"When black women are together, a sacred space can be conjured."
These words, spoken by Ava DuVernay by way of Oprah Winfrey, opened the ninth Black Women in Hollywood Luncheon hosted by Essence magazine. Held at the Beverly Wilshire Hotel in the week leading up to the Academy Awards, the Thursday afternoon event gathered some of the industry's biggest names together to honor and embrace, as Winfrey said, "the magic of our sisterhood."
"The idea that we gather in this space to speak each other's name in praise and raise each other up in celebration, that's a divine moment," she said. "We all represent what's possible when we come together and realize ... we are the wisdom source for each other."
The event, recorded for an Oprah Winfrey Network (OWN) special to air Saturday, attracted the likes of Shonda Rhimes, Oscars producer Reginald Hudlin, Academy of Motion Picture Arts and Sciences President Cheryl Boone Isaacs and performers Zendaya and Nick Cannon to uplift and recognize three specific honorees. "Black-ish" star Tracee Ellis Ross received the Fierce and Fearless Award, entertainment lawyer Nina Shaw took home the Power Award and producer, director and actress Debbie Allen was honored with the Legend Award. They join a long list of former honorees including Winfrey, Maya Angelou, Viola Davis, Taraji P. Henson, Cicely Tyson and Lupita Nyong'o.
Each honoree used his or her speech to highlight the peculiar experiences of black women in Hollywood. Many of their statements also touched on the current #OscarsSoWhite conversation the industry is having about diversity on screens large and small.
Shaw, whose clients have included Cannon, Nyong'o and Misty Copeland, implored celebrities to use their voices to question the men and women who represent them professionally.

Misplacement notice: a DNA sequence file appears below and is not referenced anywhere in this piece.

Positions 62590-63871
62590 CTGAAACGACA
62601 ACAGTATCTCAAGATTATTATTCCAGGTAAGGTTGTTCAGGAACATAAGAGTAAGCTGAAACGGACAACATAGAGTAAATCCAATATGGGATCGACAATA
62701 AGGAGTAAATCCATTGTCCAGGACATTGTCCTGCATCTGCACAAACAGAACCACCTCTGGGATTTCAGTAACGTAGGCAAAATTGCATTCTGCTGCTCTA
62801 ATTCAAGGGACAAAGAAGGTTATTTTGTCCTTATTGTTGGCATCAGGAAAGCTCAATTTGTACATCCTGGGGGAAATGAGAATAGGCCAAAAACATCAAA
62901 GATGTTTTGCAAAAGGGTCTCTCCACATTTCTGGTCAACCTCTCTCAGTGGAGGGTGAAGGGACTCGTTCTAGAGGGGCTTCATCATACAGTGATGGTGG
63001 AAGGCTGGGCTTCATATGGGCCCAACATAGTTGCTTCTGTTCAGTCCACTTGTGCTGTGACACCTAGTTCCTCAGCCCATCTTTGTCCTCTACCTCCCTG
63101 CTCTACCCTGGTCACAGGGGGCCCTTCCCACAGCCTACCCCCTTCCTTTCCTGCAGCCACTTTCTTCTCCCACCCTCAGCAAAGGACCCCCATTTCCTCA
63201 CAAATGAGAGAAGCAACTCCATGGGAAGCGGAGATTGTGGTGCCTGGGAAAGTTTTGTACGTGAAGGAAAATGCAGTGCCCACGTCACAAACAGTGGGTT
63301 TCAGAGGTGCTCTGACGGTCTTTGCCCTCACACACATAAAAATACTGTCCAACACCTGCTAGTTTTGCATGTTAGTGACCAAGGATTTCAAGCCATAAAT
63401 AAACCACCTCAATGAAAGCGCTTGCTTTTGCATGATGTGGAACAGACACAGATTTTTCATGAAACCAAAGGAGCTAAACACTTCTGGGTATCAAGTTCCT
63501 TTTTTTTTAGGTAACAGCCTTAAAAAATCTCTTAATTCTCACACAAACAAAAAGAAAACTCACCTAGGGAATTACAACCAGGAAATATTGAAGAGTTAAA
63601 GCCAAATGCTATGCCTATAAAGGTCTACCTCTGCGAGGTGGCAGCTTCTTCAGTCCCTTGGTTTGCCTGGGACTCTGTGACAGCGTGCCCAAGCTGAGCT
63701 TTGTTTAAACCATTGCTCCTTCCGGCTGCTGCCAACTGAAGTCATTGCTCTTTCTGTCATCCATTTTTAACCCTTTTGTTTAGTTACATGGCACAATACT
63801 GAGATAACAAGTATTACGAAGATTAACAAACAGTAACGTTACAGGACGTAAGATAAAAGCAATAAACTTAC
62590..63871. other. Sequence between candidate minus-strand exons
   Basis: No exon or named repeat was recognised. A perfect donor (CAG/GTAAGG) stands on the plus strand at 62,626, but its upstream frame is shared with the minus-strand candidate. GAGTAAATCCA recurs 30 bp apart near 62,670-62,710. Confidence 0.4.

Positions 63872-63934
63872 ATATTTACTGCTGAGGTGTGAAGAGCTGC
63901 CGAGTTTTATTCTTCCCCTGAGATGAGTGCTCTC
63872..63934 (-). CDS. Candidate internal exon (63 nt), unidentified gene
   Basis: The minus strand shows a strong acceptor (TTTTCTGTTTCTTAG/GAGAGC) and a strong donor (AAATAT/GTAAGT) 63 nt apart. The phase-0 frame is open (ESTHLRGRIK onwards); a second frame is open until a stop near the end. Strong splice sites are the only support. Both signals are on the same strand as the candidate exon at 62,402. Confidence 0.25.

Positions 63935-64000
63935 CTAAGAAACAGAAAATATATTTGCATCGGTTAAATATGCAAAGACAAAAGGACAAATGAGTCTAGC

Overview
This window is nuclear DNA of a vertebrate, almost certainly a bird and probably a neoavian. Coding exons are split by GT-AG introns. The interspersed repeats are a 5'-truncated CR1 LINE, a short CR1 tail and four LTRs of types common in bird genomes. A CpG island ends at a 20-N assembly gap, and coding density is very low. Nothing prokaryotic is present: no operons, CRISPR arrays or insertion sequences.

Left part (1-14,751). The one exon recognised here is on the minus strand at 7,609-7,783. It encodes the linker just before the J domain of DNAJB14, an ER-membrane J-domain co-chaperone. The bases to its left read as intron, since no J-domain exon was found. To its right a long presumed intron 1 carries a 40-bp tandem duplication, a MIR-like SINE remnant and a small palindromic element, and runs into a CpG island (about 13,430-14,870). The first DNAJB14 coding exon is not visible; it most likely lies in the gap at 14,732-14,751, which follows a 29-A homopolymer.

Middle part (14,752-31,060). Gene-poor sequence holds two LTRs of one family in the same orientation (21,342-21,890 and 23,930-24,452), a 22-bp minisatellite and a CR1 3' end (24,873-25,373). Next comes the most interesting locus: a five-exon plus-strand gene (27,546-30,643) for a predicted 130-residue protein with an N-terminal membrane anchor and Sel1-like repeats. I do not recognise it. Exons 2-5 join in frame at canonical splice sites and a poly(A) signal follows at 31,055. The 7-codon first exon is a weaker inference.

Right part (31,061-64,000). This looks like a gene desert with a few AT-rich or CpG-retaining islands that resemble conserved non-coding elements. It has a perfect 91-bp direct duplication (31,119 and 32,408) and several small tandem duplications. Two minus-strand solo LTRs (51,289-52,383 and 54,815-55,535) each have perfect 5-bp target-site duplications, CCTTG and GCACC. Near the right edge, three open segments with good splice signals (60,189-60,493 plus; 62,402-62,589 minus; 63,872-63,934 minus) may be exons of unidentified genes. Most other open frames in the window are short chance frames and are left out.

"Your representatives work for you. You don't work for them," she said. "You have every right to demand more of us."
She suggested that celebrities pose "those uncomfortable questions" about the lack of diversity among the studio leadership, for example.
"And don't settle for 'we need to do better' as the answer," Shaw continued. "There must be real dialogue on how we intend to do better."
She went on to encourage women to hire other women and white men to hire people of color.
When Ross accepted her award, she teared up while sharing that she wasn't supposed to be at the event because of issues with her voice. She said she'd recently woke up unable to talk.
"Not having a voice has been a very spiritual experience for me," the 43-year-old said. "I learned a lot and got clear in a way that I've never been clear before, but the thing that came to me was I am not the sound of my voice. I am me and I can be the same me without a voice."
But she said she mustered herself, got dressed in the car and made her way to the event because of how important she believes it is for women of color to come together.
"This room is filled with women that do not always get to recognize or feel how great and important we are," she said. "Joining each other here today reminds us that we must see our own strength, depth, beauty, joy, texture and importance so that others can see it too."
Allen, whose career has spanned theater, film and television, was honored last. The 66-year-old spoke about her upbringing and about breaking down a number of barriers.
"I was born into a physical world that had closed doors, brick ceilings, [and] white-only restaurants, dance studios, movie theaters, but the real world I was born into was a world of ideas, thoughts, love and dreams and prayers," she said. "That's the real world. That's the world that changes everything."
She left the stage encouraging everyone in the room to make lasting connections with "something in your heart and in your mind," as a way to move forward as black women in the industry.
Check out the event Saturday at 10 p.m. EST/PST on OWN.
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